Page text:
Almost 2,500 kokanee fry bid a fond farewell to the Issaquah Salmon Hatchery on Oct. 26 as they started their new journey to Lake Sammamish. The lake’s threatened kokanee population, whose numbers have dwindled to just a few hundred in recent years, will get a boost from this new batch of fry which were incubated and raised at the Issaquah hatchery from eggs collected in late 2019.

The hatchery rearing program is part of the recovery efforts of the Kokanee Work Group, an alliance of federal, state, county and local agencies, tribes and non-profit organizations dedicated to ensuring the survival of Lake Sammamish’s “little red fish.” The effort has conducted annual fry release programs, including educational components for local students, for the last 10 years to raise awareness about the plight of these native fish, threatened by environmental challenges due to urbanization. This year, with the hatchery closed and students attending virtual classes, a public celebration was not possible.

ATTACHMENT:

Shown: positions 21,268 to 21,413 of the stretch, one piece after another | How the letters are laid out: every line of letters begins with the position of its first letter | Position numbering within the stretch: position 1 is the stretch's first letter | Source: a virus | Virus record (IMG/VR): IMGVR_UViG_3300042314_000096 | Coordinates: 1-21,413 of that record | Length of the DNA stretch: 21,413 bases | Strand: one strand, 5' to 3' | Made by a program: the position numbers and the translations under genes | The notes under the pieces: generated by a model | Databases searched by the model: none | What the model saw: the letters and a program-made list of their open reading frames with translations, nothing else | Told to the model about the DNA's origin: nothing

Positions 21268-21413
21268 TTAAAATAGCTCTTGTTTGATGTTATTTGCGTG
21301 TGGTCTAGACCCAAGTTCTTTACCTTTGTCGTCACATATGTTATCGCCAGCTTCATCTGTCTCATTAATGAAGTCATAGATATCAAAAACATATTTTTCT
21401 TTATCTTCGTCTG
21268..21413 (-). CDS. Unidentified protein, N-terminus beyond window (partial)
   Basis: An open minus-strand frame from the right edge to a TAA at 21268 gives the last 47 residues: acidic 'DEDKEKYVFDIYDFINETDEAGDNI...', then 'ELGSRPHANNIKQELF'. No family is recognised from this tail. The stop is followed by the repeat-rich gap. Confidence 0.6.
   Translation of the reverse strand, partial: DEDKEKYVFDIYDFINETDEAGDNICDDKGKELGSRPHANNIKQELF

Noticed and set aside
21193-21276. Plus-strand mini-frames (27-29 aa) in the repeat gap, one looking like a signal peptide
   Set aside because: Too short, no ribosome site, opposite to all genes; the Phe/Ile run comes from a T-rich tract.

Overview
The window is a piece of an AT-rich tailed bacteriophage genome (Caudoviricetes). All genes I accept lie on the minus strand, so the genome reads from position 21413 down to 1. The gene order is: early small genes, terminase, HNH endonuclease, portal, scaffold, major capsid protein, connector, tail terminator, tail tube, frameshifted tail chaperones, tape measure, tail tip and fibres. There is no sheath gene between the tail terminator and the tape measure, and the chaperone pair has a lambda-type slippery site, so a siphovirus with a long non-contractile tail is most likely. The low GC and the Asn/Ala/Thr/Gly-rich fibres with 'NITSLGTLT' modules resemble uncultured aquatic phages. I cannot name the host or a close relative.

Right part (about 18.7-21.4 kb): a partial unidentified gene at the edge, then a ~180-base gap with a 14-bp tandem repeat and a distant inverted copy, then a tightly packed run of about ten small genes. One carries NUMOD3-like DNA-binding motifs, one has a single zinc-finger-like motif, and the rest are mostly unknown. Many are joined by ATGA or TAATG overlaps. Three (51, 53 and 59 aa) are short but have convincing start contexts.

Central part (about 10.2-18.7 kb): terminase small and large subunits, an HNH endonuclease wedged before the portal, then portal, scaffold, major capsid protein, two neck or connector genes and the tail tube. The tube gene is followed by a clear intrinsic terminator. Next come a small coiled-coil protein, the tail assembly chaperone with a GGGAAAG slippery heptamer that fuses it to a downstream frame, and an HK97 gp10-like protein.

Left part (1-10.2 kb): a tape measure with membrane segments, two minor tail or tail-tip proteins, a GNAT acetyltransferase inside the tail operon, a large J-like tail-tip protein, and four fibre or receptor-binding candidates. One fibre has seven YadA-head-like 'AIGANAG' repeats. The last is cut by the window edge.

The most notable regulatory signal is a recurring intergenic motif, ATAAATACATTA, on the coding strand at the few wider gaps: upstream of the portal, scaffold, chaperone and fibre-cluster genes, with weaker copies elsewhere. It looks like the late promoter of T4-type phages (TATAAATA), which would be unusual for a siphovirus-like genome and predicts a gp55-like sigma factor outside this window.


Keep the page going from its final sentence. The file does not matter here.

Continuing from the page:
In the past, fry were released at very early stages of development, when they were only about one inch long. In this second year, the hatchery retained and fed the fry for a longer period, until they reached 5-6 inches in length, continuing an experiment to determine if larger size, and cooler waters, help to prevent predation by other fish in the lake that may be depleting the population.

Officials from the Washington Department of Fish and Wildlife and the King County Department of Natural Resources used buckets to transport the squirming kokanee fry from the hatchery incubation building into a waiting truck outfitted with a large covered tub of water. The eggs were collected from fish in Lewis Creek, at the south end of Lake Sammamish, so their progeny were transported back to Lewis Creek for release, and they were expected to migrate quickly to Lake Sammamish. There, they will grow and mature before returning to the stream to spawn at 3 or 4 years old. Bon voyage, little kokanee!

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